I recently read this article regarding level of effort being the difference between going from Good to Great. The author, Sean Ogle, wrote a very compelling argument about why his success has been good, but not meteoric, is that he gives about 85% versus 100% to his blog. This, along with reading a book about John Wooden for a leadership class I’m in, prompted me to really think about effort and success.
Contrary to both Ogle’s article and Wooden, I question:
Are effort and success really as tied together as we’ve been led to believe?
I’m sure the give it your all lecture is old news to you. It’s been pounded into teenage heads by coaches on the sidelines and in the locker room for years. Soft spoken coaches and screaming, red in the face coaches alike have said some variation of:
The other team gave 110%, that’s why they won and you lost. You need to give 110% to everything you do, every day, to win this game and in life.
Parents across the country have said:
I’m disappointed because I know you can do better. This isn’t your best effort.
As long as you are trying your hardest, I’ll be proud of you.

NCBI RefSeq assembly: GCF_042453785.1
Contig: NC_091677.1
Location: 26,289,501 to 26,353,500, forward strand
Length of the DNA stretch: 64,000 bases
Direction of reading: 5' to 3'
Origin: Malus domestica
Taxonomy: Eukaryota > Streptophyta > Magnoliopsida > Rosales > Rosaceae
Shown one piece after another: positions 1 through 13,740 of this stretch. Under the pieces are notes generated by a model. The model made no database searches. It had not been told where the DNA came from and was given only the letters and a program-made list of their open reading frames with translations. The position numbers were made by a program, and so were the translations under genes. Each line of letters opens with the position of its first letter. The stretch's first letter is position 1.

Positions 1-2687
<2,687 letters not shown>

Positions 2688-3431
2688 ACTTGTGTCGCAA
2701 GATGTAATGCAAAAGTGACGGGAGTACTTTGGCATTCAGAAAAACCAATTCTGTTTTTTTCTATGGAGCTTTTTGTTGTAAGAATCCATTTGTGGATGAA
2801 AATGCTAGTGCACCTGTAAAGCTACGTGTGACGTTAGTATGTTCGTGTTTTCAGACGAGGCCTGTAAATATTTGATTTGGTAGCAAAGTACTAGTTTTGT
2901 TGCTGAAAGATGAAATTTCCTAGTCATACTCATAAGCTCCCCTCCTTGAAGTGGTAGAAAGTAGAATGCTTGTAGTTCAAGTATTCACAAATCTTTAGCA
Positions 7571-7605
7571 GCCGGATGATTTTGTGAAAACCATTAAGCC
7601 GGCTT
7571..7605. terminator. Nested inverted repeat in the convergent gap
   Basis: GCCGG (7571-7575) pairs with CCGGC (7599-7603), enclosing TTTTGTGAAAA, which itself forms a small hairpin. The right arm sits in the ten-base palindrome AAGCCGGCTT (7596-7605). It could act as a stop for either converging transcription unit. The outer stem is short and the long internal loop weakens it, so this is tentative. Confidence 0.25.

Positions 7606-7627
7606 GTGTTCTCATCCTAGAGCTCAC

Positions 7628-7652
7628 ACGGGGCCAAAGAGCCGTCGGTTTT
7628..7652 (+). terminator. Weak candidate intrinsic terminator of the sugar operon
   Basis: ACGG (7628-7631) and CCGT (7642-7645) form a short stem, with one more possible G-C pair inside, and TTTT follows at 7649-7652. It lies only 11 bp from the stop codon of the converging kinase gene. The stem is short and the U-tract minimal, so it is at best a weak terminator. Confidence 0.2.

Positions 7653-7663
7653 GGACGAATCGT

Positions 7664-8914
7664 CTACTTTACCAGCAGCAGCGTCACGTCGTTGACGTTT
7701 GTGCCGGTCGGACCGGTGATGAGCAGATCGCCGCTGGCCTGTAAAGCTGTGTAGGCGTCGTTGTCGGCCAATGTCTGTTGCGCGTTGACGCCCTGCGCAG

What about this one?
You can be anything you want to be if you work hard and give 110%.
What do you think about that?
When you stop and think, do you really believe it? Can you be ANYTHING you want to be if you just try hard enough?
Is hard work going to turn a 5ft 2in woman into an NBA basketball player? No.
Is hard work going to allow a man with an IQ of 85 to be the next CEO of General Motors? No.
Hard work is NOT the key.
There are physical, cultural, educational, gender, race and age biases affecting your success or failure.
For example: You are statistically likely to be paid $1,000 more per year for every inch that you are taller than the average person. This has absolutely nothing to do with giving 110%, but rather with what DNA you were blessed or cursed with having.
If you are an ugly woman you will likely average 5% less than an attractive counterpart.
If you’re an ugly man, you are even harder hit and will likely average 10% less than an equally qualified attractive man.
I’ve written previously that if you weigh more than you should, you’ll make $13,000 less than your average weight counterpart and if you are 25lbs underweight you will earn $15,000 more than your average weight equivalent. I suppose this potentially does have something to do with hard work, but it isn’t a measure of the effort you are putting in at the office, that’s for sure.
Physical attributes aren’t the only characteristics undermining the concept that giving 110% is what it takes to succeed. There are the concepts of being in the right place at the right time, luck, circumstance and timing that affect your likelihood of success also.
For example: You and your identical twin work in the same company in different departments. You look the same, have the same education, same soft and technical skills, etc. For all practical purposes, you are the same person.